Structural Integrity Management of Offshore Structures via RB-FEA and Fast Full Load Mapping Based Digital Twins
- David J. Knezevic (Akselos, Inc.) | HeonYong Kang (Texas A&M University) | Partha Sharma (DNV-GL) | Grzegorz Malinowski (DNV-GL) | Trong Thuc Nguyen (Akselos S.A.)
- Document ID
- International Society of Offshore and Polar Engineers
- The 28th International Ocean and Polar Engineering Conference, 10-15 June, Sapporo, Japan
- Publication Date
- Document Type
- Conference Paper
- 2018. International Society of Offshore and Polar Engineers
- Digital twins, full load mapping, FEA, structural analysis
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In this work we discuss new capabilities for structural integrity analysis of critical offshore assets such as semi-submersibles and FPSOs that are enabled by Reduced Basis FEA (RB-FEA) coupled with Fast Full Load Mapping to enable high-fidelity Digital Twins. RB-FEA is a new structural simulation framework based on component-based model order reduction, in which (i) a large model is decomposed into components, (ii) each component is endowed with parameters which enable geometric, material, and/or load data to be modified on the fly, (iii) a reduced order model of each component (valid for the entire parameter range) is prepared based on an automated pre-analysis of individual components and groups of components, and (iv) component-based models are assembled and solved very efficiently due to re-use of the reduced order model data. For large models this framework enables orders-of-magnitude increase in model detail and solver speed compared to conventional FEA, without sacrificing accuracy. Fast Full Load Mapping obtains full distributive loads acting on a floating body in random waves at costs of conventional global performance analyses, without any costly CFD. In time domain, these full distributive loads are fed into RB-FEA, and the combination of these two powerful approaches enables new capabilities for detailed hydrodynamic and structural analysis of critical offshore assets. We demonstrate these capabilities with some illustrative examples.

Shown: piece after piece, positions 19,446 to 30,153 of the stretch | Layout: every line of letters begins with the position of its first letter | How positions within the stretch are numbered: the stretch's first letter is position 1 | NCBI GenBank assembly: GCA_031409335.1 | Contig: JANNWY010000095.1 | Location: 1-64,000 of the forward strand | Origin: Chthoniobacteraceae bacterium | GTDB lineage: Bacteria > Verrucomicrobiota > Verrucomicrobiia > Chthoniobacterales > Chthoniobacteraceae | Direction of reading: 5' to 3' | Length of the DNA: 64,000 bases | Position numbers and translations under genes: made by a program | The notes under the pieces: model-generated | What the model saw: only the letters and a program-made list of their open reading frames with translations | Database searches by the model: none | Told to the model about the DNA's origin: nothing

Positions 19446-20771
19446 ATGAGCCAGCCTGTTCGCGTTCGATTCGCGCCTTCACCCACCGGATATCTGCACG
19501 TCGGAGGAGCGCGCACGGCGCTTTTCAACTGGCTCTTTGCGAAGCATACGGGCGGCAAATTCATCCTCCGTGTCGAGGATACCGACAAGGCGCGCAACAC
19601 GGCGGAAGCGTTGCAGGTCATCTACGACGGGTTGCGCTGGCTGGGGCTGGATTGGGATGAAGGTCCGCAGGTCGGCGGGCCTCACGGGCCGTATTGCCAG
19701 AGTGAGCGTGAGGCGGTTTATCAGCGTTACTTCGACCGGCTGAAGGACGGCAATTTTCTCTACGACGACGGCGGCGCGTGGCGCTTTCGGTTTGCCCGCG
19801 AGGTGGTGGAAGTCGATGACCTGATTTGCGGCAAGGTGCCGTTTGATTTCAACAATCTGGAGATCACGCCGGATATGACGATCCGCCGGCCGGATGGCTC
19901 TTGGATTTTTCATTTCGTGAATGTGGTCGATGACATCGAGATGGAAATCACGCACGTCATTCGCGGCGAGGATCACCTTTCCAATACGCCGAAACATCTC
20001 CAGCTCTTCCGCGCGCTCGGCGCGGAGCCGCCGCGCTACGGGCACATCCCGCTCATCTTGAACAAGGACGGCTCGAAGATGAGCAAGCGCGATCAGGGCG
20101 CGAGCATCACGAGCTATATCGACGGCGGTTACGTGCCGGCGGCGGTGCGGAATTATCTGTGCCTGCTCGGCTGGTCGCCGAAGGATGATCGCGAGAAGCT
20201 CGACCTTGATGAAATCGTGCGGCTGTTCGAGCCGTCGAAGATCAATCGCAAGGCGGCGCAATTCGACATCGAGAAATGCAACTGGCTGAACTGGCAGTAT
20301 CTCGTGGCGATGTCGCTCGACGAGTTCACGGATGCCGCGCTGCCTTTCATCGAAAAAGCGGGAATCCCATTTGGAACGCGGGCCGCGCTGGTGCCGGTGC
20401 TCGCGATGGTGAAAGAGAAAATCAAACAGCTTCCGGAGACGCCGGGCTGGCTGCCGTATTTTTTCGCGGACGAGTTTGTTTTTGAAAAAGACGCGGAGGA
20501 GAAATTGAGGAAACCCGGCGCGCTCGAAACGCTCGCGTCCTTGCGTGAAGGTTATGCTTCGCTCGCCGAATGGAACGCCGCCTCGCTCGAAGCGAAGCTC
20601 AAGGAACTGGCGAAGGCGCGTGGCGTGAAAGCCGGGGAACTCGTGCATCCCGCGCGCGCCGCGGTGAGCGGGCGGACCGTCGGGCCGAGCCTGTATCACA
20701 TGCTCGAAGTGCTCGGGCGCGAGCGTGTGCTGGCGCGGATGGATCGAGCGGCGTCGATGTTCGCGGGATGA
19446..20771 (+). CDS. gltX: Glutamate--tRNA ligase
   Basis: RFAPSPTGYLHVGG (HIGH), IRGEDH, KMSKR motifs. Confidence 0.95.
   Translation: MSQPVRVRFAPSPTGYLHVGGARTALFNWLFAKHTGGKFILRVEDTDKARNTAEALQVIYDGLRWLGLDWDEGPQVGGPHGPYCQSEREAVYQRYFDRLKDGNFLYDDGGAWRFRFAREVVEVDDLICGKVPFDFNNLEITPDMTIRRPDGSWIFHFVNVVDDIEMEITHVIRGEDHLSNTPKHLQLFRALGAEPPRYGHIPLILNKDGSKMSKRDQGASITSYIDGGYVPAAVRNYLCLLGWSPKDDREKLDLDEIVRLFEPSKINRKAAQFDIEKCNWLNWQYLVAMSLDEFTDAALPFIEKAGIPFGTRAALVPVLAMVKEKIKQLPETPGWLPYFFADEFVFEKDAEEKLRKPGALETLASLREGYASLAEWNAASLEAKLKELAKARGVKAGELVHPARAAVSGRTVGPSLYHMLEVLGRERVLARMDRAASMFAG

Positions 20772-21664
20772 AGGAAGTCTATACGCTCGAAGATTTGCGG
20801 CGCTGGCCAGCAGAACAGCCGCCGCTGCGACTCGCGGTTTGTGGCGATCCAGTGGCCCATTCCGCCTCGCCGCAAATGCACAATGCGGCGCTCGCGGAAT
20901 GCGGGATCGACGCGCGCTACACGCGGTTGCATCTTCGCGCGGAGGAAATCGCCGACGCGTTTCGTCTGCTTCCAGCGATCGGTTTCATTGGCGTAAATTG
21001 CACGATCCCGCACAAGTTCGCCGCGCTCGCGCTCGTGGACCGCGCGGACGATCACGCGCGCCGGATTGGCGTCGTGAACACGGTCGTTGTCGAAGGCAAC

Structural integrity management of critical floating assets such as FPSOs and semisubmersibles is a daunting challenge. The assets are extremely large and complex, subjected to harsh offshore environments for decades, and are often life-extended beyond their original design life. Operators are increasingly appreciating the need to leverage next-generation digital technology in order to address these extreme challenges.
A crucial digital technology for providing insight into the current state of floating assets is a so-called digital twin, i.e. a detailed digital model of the entire asset, which represents all relevant aspects of the asset, e.g. strength, fatigue, topside and ballast weight, metocean conditions, etc. Conventional attempts to develop digital twins have relied on finite element analysis (FEA) (Zienkiewicz and Taylor, 2014) for structural modeling, and frequency domain hydrodynamic analysis for wave loading. However, these approaches impose severe limitations on the size and detail of the digital twin that can be developed. For example, it is well-known that FEA is highly computationally expensive, and hence FEA models have strong limits on the detail level that can be incorporated, and hence generally FEA models of large assets are not detailed enough to incorporate the current state of the asset, including corrosion, cracks, damage. As a result, the coarse modeling that is necessitated by FEA is inherently incompatible with the concept of a digital twin, which is intended to capture all relevant data for the current state of the asset in one global model. Similarly, frequency-domain hydrodynamic loading also imposes severe restrictions on the wave loading analysis, e.g. it is restricted to regular waves, and nonlinear modeling of moorings and risers cannot be incorporated.
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